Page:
The World of Wit and Humour, Volume 1

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George Manville Fenn
Cassell, Petter, & Galpin, 1899 - 480 pages

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Page 364 - Now in building of chaises, I tell you what, There is always somewhere a weakest spot, In hub, tire, felloe, in spring or thill, In panel, or crossbar, or floor, or sill, In screw, bolt, thoroughbrace, lurking still, Find it somewhere you must and will, Above or below, or within or without, And that's the reason, beyond a doubt, That a chaise breaks down, but doesn't wear out. But the Deacon swore (as Deacons do, With an "I dew vum...
Page 365 - Little of all we value here Wakes on the morn of its hundredth year Without both feeling and looking queer. In fact, there's nothing that keeps its youth, So far as I know, but a tree and truth.
Page 133 - Take care of the pence and the pounds will take care of themselves is as true of personal habits as of money.
Page 40 - The school-boy whips his taxed top ; the beardless youth manages his taxed horse with a taxed bridle, on a taxed road ; and the dying Englishman, pouring his medicine, which has paid...
Page 365 - Fifty-five! This morning the parson takes a drive. Now, small boys, get out of the way! Here comes the wonderful one-hoss shay, Drawn by a rat-tailed, ewe-necked bay. "Huddup!" said the parson. Off went they. The parson was working his Sunday's text, Had got to fifthly, and stopped perplexed At what the -Moses - was coming next. All at once the horse stood still, Close by the meet'n'-house on the hill First a shiver, and then a thrill, Then something decidedly like a spill.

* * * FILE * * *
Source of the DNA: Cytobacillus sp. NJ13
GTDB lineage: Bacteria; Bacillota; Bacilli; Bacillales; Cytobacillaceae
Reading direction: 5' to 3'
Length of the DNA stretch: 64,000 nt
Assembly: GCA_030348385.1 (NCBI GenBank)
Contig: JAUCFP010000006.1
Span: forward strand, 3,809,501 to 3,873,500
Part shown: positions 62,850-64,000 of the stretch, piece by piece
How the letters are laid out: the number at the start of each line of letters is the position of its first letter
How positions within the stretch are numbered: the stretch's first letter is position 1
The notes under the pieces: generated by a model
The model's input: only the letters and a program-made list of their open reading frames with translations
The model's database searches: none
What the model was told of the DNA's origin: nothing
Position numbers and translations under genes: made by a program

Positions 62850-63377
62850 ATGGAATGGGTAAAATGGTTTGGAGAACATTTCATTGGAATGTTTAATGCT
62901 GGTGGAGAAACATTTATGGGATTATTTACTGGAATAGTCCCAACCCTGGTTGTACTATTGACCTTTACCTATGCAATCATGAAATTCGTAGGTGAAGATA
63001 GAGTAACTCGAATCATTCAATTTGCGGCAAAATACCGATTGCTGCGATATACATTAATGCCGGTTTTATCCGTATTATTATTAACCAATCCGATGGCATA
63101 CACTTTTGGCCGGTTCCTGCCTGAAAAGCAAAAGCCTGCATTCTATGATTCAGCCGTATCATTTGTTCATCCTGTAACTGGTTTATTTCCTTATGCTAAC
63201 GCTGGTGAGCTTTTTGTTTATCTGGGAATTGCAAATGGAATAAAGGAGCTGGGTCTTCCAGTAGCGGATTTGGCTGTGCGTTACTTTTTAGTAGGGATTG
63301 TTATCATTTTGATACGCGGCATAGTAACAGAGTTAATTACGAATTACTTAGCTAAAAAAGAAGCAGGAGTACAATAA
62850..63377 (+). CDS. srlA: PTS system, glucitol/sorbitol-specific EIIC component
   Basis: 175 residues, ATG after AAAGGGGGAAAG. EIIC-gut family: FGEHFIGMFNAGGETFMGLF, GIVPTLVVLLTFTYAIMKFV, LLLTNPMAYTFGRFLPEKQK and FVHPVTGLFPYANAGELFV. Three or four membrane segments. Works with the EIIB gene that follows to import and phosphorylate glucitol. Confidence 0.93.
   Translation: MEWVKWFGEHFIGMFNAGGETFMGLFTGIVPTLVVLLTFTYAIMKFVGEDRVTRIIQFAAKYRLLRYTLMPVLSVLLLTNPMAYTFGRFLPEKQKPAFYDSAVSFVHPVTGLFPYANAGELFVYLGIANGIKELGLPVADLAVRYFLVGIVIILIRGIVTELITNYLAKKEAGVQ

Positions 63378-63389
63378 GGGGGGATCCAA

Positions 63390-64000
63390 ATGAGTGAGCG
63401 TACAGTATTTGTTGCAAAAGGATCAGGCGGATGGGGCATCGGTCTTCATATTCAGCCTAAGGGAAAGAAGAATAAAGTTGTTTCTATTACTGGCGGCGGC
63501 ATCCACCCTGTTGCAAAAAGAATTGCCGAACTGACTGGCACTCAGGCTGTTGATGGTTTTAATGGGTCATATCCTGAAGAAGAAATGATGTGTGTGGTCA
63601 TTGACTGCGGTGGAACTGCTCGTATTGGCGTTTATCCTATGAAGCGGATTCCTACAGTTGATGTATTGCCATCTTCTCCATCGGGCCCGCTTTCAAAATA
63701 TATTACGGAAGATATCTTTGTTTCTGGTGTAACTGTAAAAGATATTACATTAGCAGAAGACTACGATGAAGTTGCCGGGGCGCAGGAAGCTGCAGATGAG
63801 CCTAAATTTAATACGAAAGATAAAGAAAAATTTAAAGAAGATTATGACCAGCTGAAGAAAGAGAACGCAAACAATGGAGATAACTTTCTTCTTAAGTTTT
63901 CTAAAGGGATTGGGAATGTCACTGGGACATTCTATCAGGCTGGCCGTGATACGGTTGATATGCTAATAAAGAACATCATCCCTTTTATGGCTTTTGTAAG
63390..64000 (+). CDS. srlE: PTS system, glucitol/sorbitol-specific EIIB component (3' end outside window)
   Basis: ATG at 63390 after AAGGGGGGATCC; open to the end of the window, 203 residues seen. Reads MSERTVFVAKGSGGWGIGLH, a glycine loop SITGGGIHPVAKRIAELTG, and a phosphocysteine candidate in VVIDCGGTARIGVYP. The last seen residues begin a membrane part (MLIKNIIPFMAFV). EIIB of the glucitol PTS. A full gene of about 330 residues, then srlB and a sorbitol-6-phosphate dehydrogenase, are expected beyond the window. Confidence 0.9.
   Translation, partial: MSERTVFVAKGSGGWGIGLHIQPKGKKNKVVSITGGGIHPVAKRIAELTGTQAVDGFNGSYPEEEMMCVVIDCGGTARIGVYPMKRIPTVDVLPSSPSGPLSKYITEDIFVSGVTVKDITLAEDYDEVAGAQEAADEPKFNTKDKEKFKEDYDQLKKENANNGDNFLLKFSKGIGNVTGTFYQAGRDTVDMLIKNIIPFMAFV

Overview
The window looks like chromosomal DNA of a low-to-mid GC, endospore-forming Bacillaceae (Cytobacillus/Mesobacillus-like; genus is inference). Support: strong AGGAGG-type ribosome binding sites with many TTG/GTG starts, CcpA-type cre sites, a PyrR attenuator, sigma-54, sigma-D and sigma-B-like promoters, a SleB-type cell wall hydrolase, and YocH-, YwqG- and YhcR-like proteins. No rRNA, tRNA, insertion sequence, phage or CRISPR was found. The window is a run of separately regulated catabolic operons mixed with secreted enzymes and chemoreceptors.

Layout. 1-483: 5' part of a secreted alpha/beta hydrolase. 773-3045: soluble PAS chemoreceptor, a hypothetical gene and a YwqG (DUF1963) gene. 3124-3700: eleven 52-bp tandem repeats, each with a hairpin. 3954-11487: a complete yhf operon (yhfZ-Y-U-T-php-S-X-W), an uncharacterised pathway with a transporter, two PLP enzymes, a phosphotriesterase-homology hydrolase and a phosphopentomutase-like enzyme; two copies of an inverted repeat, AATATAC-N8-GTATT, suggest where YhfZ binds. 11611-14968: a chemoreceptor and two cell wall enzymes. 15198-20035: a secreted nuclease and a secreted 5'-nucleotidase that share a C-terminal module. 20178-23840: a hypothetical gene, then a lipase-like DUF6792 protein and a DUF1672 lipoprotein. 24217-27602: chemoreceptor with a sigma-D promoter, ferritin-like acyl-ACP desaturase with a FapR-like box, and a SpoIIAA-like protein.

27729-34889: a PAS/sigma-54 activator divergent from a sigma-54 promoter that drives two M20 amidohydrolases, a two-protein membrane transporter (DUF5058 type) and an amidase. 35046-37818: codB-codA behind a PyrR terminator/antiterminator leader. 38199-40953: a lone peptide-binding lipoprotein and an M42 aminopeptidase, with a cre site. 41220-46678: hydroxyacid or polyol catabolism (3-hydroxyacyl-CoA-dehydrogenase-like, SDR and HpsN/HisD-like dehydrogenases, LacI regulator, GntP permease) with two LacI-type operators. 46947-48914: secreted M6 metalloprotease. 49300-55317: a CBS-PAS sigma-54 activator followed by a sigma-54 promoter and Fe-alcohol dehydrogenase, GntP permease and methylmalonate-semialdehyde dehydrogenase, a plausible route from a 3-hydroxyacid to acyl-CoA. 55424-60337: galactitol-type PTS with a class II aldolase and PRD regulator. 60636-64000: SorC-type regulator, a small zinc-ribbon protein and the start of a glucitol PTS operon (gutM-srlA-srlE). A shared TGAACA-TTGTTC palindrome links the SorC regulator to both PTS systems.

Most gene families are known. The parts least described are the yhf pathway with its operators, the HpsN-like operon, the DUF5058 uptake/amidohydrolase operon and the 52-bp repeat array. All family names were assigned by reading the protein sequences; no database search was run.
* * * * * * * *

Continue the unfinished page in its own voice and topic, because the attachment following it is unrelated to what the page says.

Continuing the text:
Page 364 - He would build one shay to beat the taown 'n' the keounty 'n' all the kentry raoun' ; It should be so built that it couldn' break daown: " Fur," said the Deacon, " 't's mighty plain Thut the weakes' place mus' stan' the strain ; 'n' the way t' fix it, uz I maintain, Is only jest T' make that place uz strong uz the rest.
Page 215 - Then Abner Dean of Angel's raised a point of order when A chunk of old red sandstone took him in the abdomen, And he smiled a kind of sickly smile, and curled up on the floor, And the subsequent proceedings interested him no more.
Page 12 - But the hands that were played By that heathen Chinee, And the points that he made, Were quite frightful to see; Till at last he put down a right bower, Which the same Nye had dealt unto me. Then I looked up at Nye, And he gazed upon me; And he rose with a sigh, And said, "Can this be? We are ruined by Chinese cheap labor," And he went for that heathen Chinee.
Page 393 - LITTLE I ask ; my wants are few : I only wish a hut of stone (A very plain brown stone will do) That I may call my own ; And close at hand is such a one, In yonder street that fronts the sun. Plain food is quite enough for me ; Three courses are as good as ten ; If Nature can subsist on three, Thank Heaven for three. Amen ! I always thought cold victual nice ; My choice would be vanilla-ice.
Page 105 - THE BALLAD OF THE OYSTERMAN IT was a tall young oysterman lived by the river-side, His shop was just upon the bank, his boat was on the tide ; The daughter of a fisherman, that was so straight and slim. Lived over on the other bank, right opposite to him. It was the pensive oysterman that saw a lovely maid, Upon a moonlight evening, a-sitting in the shade ; He saw her wave her handkerchief, as much as if to say, " I 'm wide awake, young oysterman, and all the folks away.

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